Army Stands For Opportunity For Women
November 16, 2011
REDSTONE ARSENAL, Ala.--Glass ceilings are hard to find in the Army.
Instead of mirroring the issues of female employees in industry who have to crash through imaginary glass ceilings to get to upper management positions, women in the Army are discovering plenty of opportunities for leadership and advancement. All they have to do is meet the same requirements of their male counterparts -- be willing to work hard and stay committed to their military career.
But the going is not easy. It requires plenty of sacrifices.
So was the message from two of Redstone Arsenal's leading female Soldiers -- Garrison Command Sgt. Maj. Angel Clark-Davis and the Missile Defense Agency's Brig. Gen. Heidi Brown. Both were guest speakers at the "Women in the Military" program presented at the Nov. 8 meeting of the Redstone Community Women's Club at the Officers and Civilians Club.
Twenty-eight years ago, the Army was the answer for a single mom who didn't want to rely on food stamps and welfare to raise her daughter. Clark-Davis grabbed onto that opportunity and turned it into a lifelong career that still offers plenty of promise for the future.
"I'm going to take care of my child and be responsible for my child," Clark-Davis recalled telling herself all those years ago when she became pregnant while attending Alabama A&M University.
When her daughter was 6 months old, Clark-Davis left her with family in Tuscumbia and went to boot camp. The two were reunited later at Fort Hood, Texas, where Clark-Davis relied on a very loving, generous and reliable babysitter along with an aunt to care for her daughter when she was wearing the uniform.
"That was the start of my career," she said. "I went in with a five-year obligation. Twenty-nine years in February later and I'm still here. I'm very fortunate to have a job that I really, really love."
While her passion for the Army has served her well, it has also been a source of conflict as she has had to work to balance her military career with her parental obligations.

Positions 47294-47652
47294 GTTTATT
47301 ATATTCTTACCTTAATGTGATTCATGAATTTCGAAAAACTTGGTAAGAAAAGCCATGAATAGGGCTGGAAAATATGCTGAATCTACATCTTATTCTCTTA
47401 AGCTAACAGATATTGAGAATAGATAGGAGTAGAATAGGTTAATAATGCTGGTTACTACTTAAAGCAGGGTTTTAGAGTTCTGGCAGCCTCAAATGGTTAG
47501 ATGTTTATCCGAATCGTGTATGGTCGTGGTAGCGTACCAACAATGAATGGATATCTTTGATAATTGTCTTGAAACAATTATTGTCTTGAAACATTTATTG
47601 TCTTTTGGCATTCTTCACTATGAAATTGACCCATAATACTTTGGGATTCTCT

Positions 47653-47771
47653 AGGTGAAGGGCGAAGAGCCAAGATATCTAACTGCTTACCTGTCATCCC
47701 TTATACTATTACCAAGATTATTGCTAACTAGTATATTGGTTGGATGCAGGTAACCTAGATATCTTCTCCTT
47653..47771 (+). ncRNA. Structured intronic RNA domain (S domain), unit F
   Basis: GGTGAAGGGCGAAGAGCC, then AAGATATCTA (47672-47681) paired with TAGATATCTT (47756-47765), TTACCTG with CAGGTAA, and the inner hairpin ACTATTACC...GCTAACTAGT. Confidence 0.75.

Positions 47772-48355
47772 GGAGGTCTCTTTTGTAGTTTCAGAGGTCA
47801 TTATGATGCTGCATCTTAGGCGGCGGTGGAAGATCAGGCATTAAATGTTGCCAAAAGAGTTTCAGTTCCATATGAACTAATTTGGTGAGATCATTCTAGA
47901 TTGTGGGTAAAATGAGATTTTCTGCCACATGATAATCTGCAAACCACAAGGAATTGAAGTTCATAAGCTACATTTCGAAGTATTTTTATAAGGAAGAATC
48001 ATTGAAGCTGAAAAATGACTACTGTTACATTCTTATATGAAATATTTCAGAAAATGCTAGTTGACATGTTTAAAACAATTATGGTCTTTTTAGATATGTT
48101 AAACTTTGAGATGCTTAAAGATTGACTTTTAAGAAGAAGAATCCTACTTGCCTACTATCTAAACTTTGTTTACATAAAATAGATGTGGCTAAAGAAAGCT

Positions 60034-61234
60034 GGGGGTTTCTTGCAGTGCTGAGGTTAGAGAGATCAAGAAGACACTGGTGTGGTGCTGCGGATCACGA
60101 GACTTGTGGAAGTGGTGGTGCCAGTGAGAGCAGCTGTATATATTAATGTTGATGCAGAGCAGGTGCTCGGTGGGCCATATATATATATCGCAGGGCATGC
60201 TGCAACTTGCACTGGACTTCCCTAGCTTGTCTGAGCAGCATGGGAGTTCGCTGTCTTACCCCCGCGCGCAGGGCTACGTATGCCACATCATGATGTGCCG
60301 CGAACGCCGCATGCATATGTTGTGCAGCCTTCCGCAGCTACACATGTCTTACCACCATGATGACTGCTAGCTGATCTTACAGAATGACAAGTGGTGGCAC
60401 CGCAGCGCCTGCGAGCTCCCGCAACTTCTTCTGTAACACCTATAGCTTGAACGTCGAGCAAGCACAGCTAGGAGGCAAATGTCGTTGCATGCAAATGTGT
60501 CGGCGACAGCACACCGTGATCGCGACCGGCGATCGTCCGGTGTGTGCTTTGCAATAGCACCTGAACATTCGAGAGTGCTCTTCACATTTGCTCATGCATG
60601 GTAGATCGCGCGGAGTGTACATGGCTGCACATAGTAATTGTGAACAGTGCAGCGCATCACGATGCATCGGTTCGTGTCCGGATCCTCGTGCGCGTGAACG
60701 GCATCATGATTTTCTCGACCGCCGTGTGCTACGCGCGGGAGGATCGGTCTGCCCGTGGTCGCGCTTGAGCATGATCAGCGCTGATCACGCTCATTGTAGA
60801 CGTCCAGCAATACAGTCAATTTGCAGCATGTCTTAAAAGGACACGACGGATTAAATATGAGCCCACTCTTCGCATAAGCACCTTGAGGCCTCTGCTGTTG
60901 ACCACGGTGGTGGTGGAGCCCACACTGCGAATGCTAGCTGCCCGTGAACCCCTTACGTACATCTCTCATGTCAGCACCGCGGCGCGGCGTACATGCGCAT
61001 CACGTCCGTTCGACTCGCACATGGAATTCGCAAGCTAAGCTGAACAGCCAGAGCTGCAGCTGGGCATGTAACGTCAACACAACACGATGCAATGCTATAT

It is easy, she said, to "get caught up in the military and the demand of it" and make too many sacrifices that are detrimental to your family. As a single mom, that was her worry throughout her daughter's childhood. But now, with her daughter an adult, Clark-Davis knows she did the best she could as a parent.
"My daughter tells me now 'I'm so glad you were able to go in the military and you were able to take care of me.' She is so proud of me, even though I had to make all those sacrifices that took me away from her. She's still proud of me," Clark-Davis said.
Ever since she became a non-commissioned officer, Clark-Davis has been a woman of firsts. This Bronze Star recipient has deployed to Iraq in support of Desert Shield/Desert Storm, to Egypt in support of Bright Star, to Afghanistan in support of Operation Enduring Freedom and to Romania and Bulgaria in support of Joint Task Force East. At Redstone Arsenal, she has yet another series of female firsts -- as the command sergeant major of the 59th Ordnance Brigade, then the command sergeant major for the Garrison and, most recently, chosen to serve as the command sergeant major for the Expeditionary Contracting Command. She will assume that position at a later date.
"I've been the first female in every job … I'm the first. Hopefully, if I do well others will follow," she said. "I try to make sure I am a role model for female Soldiers as well as male Soldiers. I want to show them 'You can do this.' I want to encourage and mentor female Soldiers."
Clark-Davis wants other Soldiers to know that it is possible to find ways to be committed to both the Army and their family, a balancing act that both female and male Soldiers have to work to achieve based on their own personal situations.